"Let's not miss this chance. The interview starts tomorrow." Ima and I paid no attention. Ima merely said, "What's the use,
Ibemma, of becoming one of the singers in the pala?"
The woman was not deterred. "Don't join the chorus, and you don't get the khudei. No matter how sweet the voice, or how wellversed, if you don't fawn over a teacher, there won't be any invitations. That's how the times are. If you want to snap up the khudei, do what others do."
"A hundred or two hundred is not much. But from where can I, a widow, get that much money?"
"Would we starve ourselves saying we have nothing, Iche? There's something called compulsion. And even if someone can afford to pay, his money won't be accepted if he hasn't cleared the written test. There are also many who don't know where and to whom the money is to be given. And tomorrow when the age limit to join the service is crossed, what earthly use is money? I'm just saying that you'll repent afterwards."
Undeniable truths. My mother was caught. I did not interfere. A portion of my father's plot of land was mortgaged off to Thaballei's family.
But the money paid, the result of the interview, that had seemed as though it would be out any day, was stalled. Tomorrow, the day after tomorrow, a week, a month. After some time Shija Yaima arrived again, saying, "It's hard, but wait another week. This time, it's for sure. The paper's with the minister. If you don't believe me, send someone known to the minister to find out. I've even arranged to have you posted at Imphal."
And the talk came round to money. "But then, Ibungo, a little more money has to be necessarily added."
It was as if she was asking us to return money she had lent us, so vehement was her insistence. So finally a portion of our plot was sold to Thaballei's family. But seriously, I might not have met Thaballei if the land had not been sold off to her family.
What angered Thaballei most was my silence. What was I to reply? I am not fond of lying or bluffing. Neither was she. No way except to turn it into a joke.
"If you're tired of waiting, why don't you obey your mother?" These words infuriated her further and enraged, she would walk away. It would take a week at least to bring her around.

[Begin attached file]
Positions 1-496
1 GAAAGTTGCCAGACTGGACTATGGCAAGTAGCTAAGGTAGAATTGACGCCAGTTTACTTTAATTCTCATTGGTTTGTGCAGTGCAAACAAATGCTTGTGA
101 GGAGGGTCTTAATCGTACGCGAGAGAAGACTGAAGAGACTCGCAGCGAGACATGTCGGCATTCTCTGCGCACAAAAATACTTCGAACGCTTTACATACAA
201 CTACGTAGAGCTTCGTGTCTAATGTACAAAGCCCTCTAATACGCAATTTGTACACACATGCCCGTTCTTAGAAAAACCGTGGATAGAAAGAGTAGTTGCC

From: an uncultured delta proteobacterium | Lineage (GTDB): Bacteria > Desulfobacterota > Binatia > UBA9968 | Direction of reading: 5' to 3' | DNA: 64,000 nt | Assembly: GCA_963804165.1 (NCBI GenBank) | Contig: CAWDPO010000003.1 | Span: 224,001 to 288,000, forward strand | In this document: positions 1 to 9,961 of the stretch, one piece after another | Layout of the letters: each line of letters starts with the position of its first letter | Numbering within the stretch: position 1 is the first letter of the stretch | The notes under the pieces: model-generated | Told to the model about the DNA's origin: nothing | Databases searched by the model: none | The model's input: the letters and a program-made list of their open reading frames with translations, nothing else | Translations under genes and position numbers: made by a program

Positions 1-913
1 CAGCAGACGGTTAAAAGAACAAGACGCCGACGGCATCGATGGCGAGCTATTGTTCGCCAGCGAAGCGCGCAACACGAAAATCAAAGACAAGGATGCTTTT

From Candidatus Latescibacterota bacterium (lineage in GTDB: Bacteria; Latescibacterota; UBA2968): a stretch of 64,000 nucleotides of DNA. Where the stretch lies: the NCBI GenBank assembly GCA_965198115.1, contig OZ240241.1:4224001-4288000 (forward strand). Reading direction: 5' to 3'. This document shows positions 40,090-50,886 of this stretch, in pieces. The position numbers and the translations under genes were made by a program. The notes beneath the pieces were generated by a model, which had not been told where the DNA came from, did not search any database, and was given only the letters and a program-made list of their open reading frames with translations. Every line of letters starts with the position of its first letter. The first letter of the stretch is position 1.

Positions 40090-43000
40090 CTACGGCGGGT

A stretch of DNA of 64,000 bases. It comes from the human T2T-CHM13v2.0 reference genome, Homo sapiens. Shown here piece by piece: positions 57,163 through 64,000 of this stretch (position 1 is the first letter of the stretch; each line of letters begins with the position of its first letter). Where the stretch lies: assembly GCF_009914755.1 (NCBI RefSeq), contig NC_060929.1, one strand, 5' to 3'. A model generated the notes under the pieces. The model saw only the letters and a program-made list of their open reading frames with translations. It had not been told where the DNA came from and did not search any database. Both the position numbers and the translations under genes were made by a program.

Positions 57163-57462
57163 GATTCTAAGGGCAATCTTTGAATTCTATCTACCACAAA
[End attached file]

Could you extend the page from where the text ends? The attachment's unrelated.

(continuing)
It's been a while. I still haven't heard the heavy footsteps leaving their house, nor the sound of the vehicle driving away. What are they doing inside that house? I worry. Thaballei, how are you! And your mother?
Someone knocks at the door. Ima wakes up. She murmurs to me, "Don't come out." Then lantern in hand, she goes, opens the door. "Thaballei, you?", she asks.
I don't hear Thaballei's reply. Ima says, "Hei listen, don't you even know the meaning of shame?"
No reply to that either. They entered my room. In the light of the lantern, I see a frightening figure coming slowly towards me. Thaballei! Not a shred of cloth on her body, her breasts smeared red. Nail marks had left no part of her breasts untouched.
She approaches me steadily. Ima brings her a cloth. Thaballei throws it violently away. She's neither laughing nor crying. Her eyes bloodshot, she stares as if she wants to devour me. And she moves, relentlessly moving forward. She scares me. The Thaballei whom I never wanted away from me for even a moment - I fear her now.
Standing there like the fierce goddess Bhairabi, not a bit of shame in exposing those parts of her body that she had always kept hidden behind her clothes, she says, "Look Tai'bi, this body which I guarded with great care, for you, isn't it beautiful?"
It was revolting. I could not watch. Nor speak.
"Why turn away? This is the body you treasured... Thaballei's body. These imprints left by various hands - you hate it as you do leftover food, don't you?"
My lips seem glued together. My body is numb, I can neither move nor turn, except turn my face away.
"That won't do, Tai'bi. See! See the beauty of a violated woman's body."
Ima tries hard to stop her, but Thaballei comes and climbs on top of me.
"You coward! Eat the leftovers." She holds one blood smeared breast with her hands, shoves it into my mouth, filling it completely. I cannot breathe. I try to shout.
"Is anybody there? I'm dying!"
"Ibobi, can you hear me, Ibobi."
Ima shook me awake, her hands on my shoulders.
"Move. Sit up." I was drenched in sweat.
Ima's shouts bring Thaballei and her mother running. Thaballei asked in a voice of concern. "What happened, Tai'bi?" Taking a deep breath, I answered. "Nothing."
Translated by Tayenjam Bijoykumar
* This short story by Lamabam Viramani was published at The Sangai Express
This article was posted on October 13, 2012.